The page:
The Tigers struggled rushing the ball last week, will Tony Temple return and do you expect the Missouri rushing attack to rebound?
I expect the Missouri rushing attack to rebound simply because it is not facing the Oklahoma defense anymore. Most teams in the country would have problems running the ball against the Sooners and the Tigers (and their athletic but not overpowering offensive line) were no exception. Temple has been upgraded to probable and I'd assume he'll be eased back into action. One of Temple's greatest assets is his blitz protection, and although Missouri's stable of backs did a respectable job in that regard last week, Temple brings a level of experience to both rushing and blocking that Jimmy Jackson, Earl Goldsmith, and Derrick Washington don't. I don't expect the Tigers to rebound in any big way, but I can see a 100-150 yard day for the team spread amongst Temple, Jackson, Washington, Chase Daniel, and Jeremy Maclin.
OU seems to have a unique ability to slow the spread offense, what did OU do that other teams haven't been able to do to slow Chase Daniel & Co.?
OU was able to do two things to "slow down" Missouri: bring LOTS of pressure from many different places, and have athletes on defense on par with the athletes Missouri has on offense. I tip my hat to Stoops and Venables - the Sooner gameplan was outstanding, despite the numbers the Tigers put up. The pressure threw the Tigers out of rhythm on several offensive possessions and never allowed anything to develop downfield. When OU started sitting back and not playing aggressive towards the end of each half, Daniel and the Tigers picked the Sooners apart. Additionally, OU's team speed was incredible. Missouri's rushing attack is pretty slow to develop, and outside of a couple reverses to Maclin, the Sooners seemed to beat Missouri's backs and receivers to each spot of open field.
Pick one thing offensively and one thing defensively that Missouri look to correct from last week's loss to this week against Texas Tech.
Offensively, the Tigers simply have to fix the turnover problem that plagued them last week. If Missouri doesn't turn the ball over four times, the Tigers have a legitimate shot to walk out of Norman with a win. Missouri's offense seems much more comfortable at home and I find it hard to believe the Tigers would shoot themselves in the foot like that in two consecutive weeks (although it would be very Missouri-like). Defensively, the unit needs to do just the opposite: force turnovers. The team blew some golden opportunities last week, including safety Pig Brown (who has been outstanding thus far) dropping a sure pick in the endzone against Oklahoma. The Tigers can't afford to lose the turnover battle against an explosive team like Tech.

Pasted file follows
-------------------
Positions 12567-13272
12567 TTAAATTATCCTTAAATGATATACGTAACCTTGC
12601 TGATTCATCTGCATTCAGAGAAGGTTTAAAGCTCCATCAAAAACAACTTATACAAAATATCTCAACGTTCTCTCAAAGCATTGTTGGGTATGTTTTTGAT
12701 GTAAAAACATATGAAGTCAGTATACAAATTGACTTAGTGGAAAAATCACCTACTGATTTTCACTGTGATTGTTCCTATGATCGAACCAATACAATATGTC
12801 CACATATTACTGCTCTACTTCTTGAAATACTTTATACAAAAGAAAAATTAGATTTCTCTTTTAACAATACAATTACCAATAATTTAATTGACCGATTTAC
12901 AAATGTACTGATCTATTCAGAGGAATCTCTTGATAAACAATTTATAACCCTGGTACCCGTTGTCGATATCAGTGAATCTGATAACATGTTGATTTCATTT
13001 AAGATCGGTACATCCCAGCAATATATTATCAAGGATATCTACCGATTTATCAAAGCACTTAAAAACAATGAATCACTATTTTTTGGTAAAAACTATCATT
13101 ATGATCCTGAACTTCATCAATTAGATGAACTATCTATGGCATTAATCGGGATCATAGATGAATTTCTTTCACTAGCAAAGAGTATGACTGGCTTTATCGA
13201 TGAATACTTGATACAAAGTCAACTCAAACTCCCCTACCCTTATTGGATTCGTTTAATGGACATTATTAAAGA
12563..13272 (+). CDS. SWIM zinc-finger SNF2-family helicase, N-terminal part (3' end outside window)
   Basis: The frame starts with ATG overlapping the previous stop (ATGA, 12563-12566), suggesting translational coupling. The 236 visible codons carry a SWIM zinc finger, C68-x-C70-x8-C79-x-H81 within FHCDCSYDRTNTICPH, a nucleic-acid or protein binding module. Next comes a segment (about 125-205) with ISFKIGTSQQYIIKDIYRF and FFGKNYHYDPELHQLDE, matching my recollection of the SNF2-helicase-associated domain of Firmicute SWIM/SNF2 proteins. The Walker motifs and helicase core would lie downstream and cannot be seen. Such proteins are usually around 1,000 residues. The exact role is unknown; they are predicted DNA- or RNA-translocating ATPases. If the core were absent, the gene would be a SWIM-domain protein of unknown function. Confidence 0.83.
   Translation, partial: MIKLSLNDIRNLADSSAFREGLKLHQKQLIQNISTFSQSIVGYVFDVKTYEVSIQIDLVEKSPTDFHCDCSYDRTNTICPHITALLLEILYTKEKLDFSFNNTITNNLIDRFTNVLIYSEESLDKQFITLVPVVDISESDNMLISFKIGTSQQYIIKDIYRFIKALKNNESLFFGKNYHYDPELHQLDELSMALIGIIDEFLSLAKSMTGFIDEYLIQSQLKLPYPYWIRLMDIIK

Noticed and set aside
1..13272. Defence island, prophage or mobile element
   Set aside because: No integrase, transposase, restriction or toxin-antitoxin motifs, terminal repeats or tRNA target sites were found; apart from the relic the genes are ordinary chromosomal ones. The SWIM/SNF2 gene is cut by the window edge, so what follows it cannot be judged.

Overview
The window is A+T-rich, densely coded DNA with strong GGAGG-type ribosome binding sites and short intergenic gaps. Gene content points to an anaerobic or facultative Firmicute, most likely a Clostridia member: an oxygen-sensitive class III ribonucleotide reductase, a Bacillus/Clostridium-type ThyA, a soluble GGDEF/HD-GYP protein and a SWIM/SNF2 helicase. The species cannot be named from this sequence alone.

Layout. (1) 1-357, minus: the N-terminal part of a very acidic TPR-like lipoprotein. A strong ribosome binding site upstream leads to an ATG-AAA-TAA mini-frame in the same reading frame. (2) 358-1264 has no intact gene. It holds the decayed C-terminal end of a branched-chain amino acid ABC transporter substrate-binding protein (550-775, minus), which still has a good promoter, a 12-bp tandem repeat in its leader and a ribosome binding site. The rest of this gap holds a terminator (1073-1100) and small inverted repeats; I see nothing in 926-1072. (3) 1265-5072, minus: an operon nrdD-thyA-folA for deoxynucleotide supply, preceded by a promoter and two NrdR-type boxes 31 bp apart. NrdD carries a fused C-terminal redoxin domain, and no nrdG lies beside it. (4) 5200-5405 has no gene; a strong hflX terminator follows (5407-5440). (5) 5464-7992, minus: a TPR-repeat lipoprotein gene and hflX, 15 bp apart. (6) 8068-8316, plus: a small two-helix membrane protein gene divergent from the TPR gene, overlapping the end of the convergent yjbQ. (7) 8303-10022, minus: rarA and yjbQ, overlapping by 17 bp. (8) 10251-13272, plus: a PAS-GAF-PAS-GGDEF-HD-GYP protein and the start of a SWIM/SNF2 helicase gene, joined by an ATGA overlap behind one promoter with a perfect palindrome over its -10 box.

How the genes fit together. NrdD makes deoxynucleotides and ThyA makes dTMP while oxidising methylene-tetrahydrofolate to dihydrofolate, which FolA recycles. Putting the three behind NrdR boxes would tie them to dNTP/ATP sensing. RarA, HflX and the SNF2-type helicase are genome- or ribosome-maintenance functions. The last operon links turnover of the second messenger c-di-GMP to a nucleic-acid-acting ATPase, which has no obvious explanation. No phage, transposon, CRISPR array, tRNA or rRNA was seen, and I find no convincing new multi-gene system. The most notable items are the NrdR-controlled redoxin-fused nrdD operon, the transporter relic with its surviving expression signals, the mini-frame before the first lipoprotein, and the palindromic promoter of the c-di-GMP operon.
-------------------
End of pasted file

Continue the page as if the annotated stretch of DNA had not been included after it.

What will be Missouri's biggest challenge defensively, stopping Graham Harrell or Michael Crabtree, and why?
Why not both? I'm assuming that if Harrell has a big day, then Crabtree will as well, and vice versa. I think that Crabtree will get his touches, and the key for the Missouri defense needs to be shutting down guys like Danny Amendola and Shannon Woods. Tech should get their yards with relative ease against Mizzou's soft zone defense, but the Tigers have been surprisingly stingy in the red zone, and Missouri, Tech, and most spread offenses can commiserate on the difficulty of finishing drives in short yardage with offensive lines with such wide splits. Harrell can throw for 500 yards, but if Missouri keeps the Raiders out of the endzone and forces each drive onto the leg of Alex Trlica, then the Tigers will have a huge advantage.
Other than Crabtree and Harrell, who from the Red Raiders' offense worries the Tigers?
The two names I mentioned above - Shannon Woods and Danny Amendola - worry me simply because you never know what can happen if the Tigers put too much emphasis on shutting down Crabtree. However, like I mentioned above, as long as they are kept out of the endzone, the damage can be minimized and the Missouri offense can take the game over. However, given the amount of zone defense I've seen from the Tigers, I expect Amendola to rack up yards on the drags, hooks, and slants that Leach loves, but Woods could struggle given the way Missouri's defense has pursued ballcarriers so far this season.
Prediction? The QBs are prolific and the Tigers don't break down Harrell like they did last year, but the Missouri defense comes up with a few timely stops and a turnover or two to swing the tide in their favor. Missouri wins a shootout, 44-34.